Yoga helps us to overcome cold by maintaining our internal heater. Through the science of prana a yogi becomes immune to the dual nature of existence so that heat and cold, pleasure and pain, sorrow and joy, all come under his control and are seen as inseparable phenomena. Heat generated in the body is an aspect of prana, the life-force. When we awaken prana, we feel its warmth at many levels.
Cold water baths, especially in winter, are an excellent way to switch on the inner alarm system that makes us generate extra heat. Here at the ashram we always take cold baths, even during winter. We find that the cold water stimulates the body heat, either by making us breathe faster, use up more sugar, shiver, or stamp the feet up and down. In summer the opposite occurs, and excess body heat is taken out of the body. Over a period of time hot baths drain our energy and depress the mind, forcing us to depend on external sources of warmth. Of course, it may be a little difficult to step into a cold shower at first, until you discover how much better you feel afterwards. If you can't take a cold shower then at least try to finish off your hot one with a cold blast.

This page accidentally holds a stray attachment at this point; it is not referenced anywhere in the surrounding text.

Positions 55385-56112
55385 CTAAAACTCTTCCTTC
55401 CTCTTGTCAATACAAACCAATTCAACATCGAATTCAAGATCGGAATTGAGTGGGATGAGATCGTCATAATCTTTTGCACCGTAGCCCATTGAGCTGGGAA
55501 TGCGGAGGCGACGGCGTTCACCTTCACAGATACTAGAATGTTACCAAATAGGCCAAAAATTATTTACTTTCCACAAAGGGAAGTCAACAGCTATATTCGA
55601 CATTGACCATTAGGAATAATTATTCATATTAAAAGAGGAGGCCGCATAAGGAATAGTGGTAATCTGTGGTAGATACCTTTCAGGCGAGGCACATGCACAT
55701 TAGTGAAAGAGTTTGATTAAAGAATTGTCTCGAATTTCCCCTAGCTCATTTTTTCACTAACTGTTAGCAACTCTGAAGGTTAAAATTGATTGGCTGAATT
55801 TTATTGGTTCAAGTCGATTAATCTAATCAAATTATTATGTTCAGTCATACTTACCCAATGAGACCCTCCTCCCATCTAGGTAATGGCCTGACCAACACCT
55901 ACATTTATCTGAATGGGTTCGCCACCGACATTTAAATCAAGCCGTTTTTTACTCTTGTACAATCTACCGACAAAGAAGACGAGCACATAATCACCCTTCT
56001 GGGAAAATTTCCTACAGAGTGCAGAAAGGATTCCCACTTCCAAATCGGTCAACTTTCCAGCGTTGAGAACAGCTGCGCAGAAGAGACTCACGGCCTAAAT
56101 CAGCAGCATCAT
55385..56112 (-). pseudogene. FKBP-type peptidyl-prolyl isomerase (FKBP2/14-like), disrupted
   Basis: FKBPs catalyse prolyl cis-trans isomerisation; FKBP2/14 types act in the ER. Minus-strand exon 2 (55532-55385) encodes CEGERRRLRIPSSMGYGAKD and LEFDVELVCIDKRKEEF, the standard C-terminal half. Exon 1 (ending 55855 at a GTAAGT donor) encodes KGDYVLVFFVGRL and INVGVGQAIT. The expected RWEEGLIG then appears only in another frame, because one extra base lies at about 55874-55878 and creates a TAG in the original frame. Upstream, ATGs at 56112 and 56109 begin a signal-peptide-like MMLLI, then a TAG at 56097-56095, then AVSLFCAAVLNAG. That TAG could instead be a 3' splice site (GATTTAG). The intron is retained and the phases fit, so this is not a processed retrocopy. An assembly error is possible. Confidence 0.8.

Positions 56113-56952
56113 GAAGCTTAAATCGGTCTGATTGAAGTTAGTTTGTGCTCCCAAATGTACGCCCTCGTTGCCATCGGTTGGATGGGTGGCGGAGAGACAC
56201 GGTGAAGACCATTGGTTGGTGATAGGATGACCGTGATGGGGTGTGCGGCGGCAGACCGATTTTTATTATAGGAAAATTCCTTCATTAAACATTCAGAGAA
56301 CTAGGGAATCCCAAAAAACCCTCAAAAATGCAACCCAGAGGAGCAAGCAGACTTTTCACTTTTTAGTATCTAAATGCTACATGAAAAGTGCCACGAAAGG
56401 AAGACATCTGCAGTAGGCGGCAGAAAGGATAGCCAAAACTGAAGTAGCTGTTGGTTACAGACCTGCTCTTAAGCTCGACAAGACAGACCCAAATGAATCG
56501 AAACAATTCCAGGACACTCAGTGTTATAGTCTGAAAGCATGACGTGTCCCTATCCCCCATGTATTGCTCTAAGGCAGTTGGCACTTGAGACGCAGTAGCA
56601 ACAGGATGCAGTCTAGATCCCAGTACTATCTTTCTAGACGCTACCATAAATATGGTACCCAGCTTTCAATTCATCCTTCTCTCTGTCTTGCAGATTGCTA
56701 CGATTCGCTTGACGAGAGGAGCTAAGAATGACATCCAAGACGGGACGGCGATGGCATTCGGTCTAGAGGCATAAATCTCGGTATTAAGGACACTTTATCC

Gold water baths have been supported by various sources. For example, the long-lived Hunzas of the Himalayas sport in the winter time by swimming underneath the ice of lakes between holes cut at certain distances. They live to prodigiously old ages and with very little disease. A group of workers at the Bereznyakovsky Titanium and Magnesium Plant at Perm in the Russian Urals attribute their incredible resistance to colds and flu to their daily dips in icy water over the last ten winters.